Spiritual Growth and Care in the Fourth Age of Life explores the spiritual dimension of ageing and investigates the role of pastoral and spiritual care in helping the frail elderly cope with end-of-life issues.
Focusing on the experience of nursing home residents and anecdotes gathered in interviews, MacKinlay sensitively presents the struggles facing older people in need of care, such as loss of independence and privacy. Her findings show that despite ill health, loneliness and depression, older people near the end of their lives find meaning and support in (re)discovering their spirituality, and that this is not just the experience of those in care facilities, but of older people more generally. The book includes a useful chapter on spiritual assessment, providing carers with information on how to recognise the need for care.
This book will be of interest to nurses, care workers, pastoral support professionals and anyone else working with older people.
This book is very clearly set out, well designed, and of great value to academic researchers, to tertiary teachers, to practitioners and, of course, to those who find themselves in the fourth age of the human life cycle.
Revd Professor James Haire
The latest research on ageing, spirituality and religion is outlined. The main study reported is based on the experiences and anecdotes gathered in interviews of frail older nursing home residents and the staff who care for them.
New Literature in Old Age
It is a book is a repository of wisdom (a characteristic that MacKinlay observes is invariably present in those in the fourth stage of life) and contains a wealth of practical ideas and observations.
Journal of Dementia Care
A useful addition to the growing awareness of this subject, and an encouragement to take an holistic approach in our care of the elderly and the importance of spiritual needs.
Revd Martin Colton, Signpost
A valuable resource especially for nurses and other staff who support older people with disabilities experiencing not just physical pain but emotional, existential and spiritual pain, and who must face death not in their own homes surrounded by families and friends, but in nursing care.
London Centre for Dementia Care website
This book further expands themes from Spiritual Dimensions of Ageing and brings into focus the most vulnerable stages of spiritual development at the end of life, considering that this may be marked by the multiple traumas of isolation, loss of role, frailty, and physical and mental health problems. The explanation in spiritual terms and approach is interwoven with medical and sociological information, and bears witness to the effort made by the author to adopt a language accessible to formal and informal carers, clinicians and spiritual advisors…The book is divided in 15 chapters, and, at the end of each chapter, a useful bullet point summary is provided. The reference list is comprehensive and in the text further reading material is also recommended where appropriate. It is suitable for a multidisciplinary readership, and should be read particularly as a complement to the previous text The Spiritual Dimension of Ageing.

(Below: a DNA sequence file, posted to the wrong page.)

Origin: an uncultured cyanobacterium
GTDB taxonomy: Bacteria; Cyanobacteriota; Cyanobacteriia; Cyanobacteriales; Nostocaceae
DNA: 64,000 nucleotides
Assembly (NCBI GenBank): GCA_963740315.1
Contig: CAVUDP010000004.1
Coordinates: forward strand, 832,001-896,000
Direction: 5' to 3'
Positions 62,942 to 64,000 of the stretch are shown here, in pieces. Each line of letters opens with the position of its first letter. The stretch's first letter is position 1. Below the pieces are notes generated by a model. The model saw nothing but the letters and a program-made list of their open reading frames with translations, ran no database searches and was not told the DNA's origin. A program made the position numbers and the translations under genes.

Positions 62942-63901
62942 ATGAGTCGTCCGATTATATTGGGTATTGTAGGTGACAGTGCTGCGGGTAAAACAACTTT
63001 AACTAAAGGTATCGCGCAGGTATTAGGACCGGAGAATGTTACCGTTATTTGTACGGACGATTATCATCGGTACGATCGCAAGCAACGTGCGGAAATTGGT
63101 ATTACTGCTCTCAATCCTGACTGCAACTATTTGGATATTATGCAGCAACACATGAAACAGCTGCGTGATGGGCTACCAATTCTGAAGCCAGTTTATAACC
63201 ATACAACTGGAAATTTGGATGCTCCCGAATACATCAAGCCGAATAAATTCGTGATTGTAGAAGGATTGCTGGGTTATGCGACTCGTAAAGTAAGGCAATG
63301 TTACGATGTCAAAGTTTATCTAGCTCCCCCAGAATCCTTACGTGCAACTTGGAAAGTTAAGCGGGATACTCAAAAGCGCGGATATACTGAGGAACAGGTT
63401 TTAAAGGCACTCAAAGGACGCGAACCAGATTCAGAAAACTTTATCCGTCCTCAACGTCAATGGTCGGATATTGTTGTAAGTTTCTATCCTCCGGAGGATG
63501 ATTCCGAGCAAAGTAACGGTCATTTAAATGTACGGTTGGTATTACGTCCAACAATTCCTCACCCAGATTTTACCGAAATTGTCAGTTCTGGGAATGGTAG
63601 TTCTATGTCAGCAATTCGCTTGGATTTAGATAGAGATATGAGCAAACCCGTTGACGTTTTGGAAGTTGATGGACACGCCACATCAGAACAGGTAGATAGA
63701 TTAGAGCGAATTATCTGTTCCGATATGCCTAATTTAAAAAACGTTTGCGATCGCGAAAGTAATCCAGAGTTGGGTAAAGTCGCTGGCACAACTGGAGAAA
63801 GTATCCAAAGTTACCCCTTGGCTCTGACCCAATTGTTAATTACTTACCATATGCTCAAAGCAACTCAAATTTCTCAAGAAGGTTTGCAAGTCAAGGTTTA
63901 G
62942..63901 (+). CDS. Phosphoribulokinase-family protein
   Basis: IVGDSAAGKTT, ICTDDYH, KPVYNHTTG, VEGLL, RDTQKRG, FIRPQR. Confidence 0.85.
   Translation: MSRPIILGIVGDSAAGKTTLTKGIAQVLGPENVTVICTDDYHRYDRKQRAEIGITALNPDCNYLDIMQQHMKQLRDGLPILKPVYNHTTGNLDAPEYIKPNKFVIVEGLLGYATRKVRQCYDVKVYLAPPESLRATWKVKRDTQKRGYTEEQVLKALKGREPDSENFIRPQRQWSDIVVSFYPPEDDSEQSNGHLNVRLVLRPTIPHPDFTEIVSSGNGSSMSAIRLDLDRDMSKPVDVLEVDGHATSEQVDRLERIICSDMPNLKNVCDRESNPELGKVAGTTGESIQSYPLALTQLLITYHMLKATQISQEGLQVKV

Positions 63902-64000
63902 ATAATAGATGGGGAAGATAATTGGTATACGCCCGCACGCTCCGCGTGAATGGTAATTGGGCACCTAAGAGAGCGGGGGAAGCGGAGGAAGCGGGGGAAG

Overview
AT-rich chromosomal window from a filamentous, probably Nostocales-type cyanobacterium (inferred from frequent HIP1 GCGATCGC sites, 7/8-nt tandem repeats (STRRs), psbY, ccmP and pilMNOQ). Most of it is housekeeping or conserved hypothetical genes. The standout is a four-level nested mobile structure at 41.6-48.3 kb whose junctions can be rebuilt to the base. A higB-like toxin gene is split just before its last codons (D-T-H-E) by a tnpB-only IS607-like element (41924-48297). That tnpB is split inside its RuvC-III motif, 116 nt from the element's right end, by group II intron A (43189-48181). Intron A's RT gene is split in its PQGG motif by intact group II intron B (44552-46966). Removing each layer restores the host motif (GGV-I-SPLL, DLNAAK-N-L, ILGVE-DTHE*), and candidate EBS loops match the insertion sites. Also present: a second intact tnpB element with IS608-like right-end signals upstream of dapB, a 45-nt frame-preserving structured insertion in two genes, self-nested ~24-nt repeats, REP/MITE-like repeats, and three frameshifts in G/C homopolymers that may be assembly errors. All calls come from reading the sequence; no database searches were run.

Old Age Psychiatrist
MacKinlay's strength lies in offering useful pointers to how spiritual needs might be assessed in older people, and how care homes might develop a person-centred approach that enlarges sympathy and develops good practice. She also tackles the ethical dimension of care, including the use of health resources for older people, and end-of-life issues... MacKinlay offers us a useful and informative framework within which to explore the distinctive spiritual opportunities that living with, and learning from, older people bring us.
This comprehensive book, successfully delivers the primary aim of helping people tp develop a deeper understanding of spirituality in relation to frailty and dependency in the fourth age... It explores the spiritual dimension in late life and sensitivity presents the struggles facing older people in need of care, tackling important ethical issues such as the use of staff resources to meet relationship and intimacy needs in care homes... Therapists, particularly those who are unsure how to address this topic within their practice, or interested in developing a greater understanding in this area of gerontology will find it a thought provoking, searching, but thoroughly readable book. It is a very useful book for any reference library for occupational therapists involved with end of life care in the fourth age and for those working in care homes.
Elizabeth MacKinlay, an Anglican priest, is Director of the Centre for Ageing and Pastoral Studies in Canberra, Australia, and Chair of the Australian Capital Territory Ministerial Advisory Council on Ageing. She is Professor at the Charles Sturt University School of Theology. She has previously authored The Spiritual Dimension of Ageing, also published by Jessica Kingsley Publishers.
It is a book from which many involved in the health care business will benefit. Many of the topics stand alone and each chapter contains a useful summary at the end.
Journal of Dementia Care
Table of Contents
|Introduction: the creation of a state|
|The country and its people|
|Pre-colonial and colonial Uganda: legacies of the past|
|Twenty terrible years|
|The conflict in the north|
|Fighting HIV and AIDS in Uganda|
|Karamoja: the rangelands of the north|
|Economy and livelihoods|
|Politics and freedoms|
|Conclusion: an end to conflict|
|Facts and figures|
|Dates and events|
|Sources and further reading|
|Oxfam in Uganda|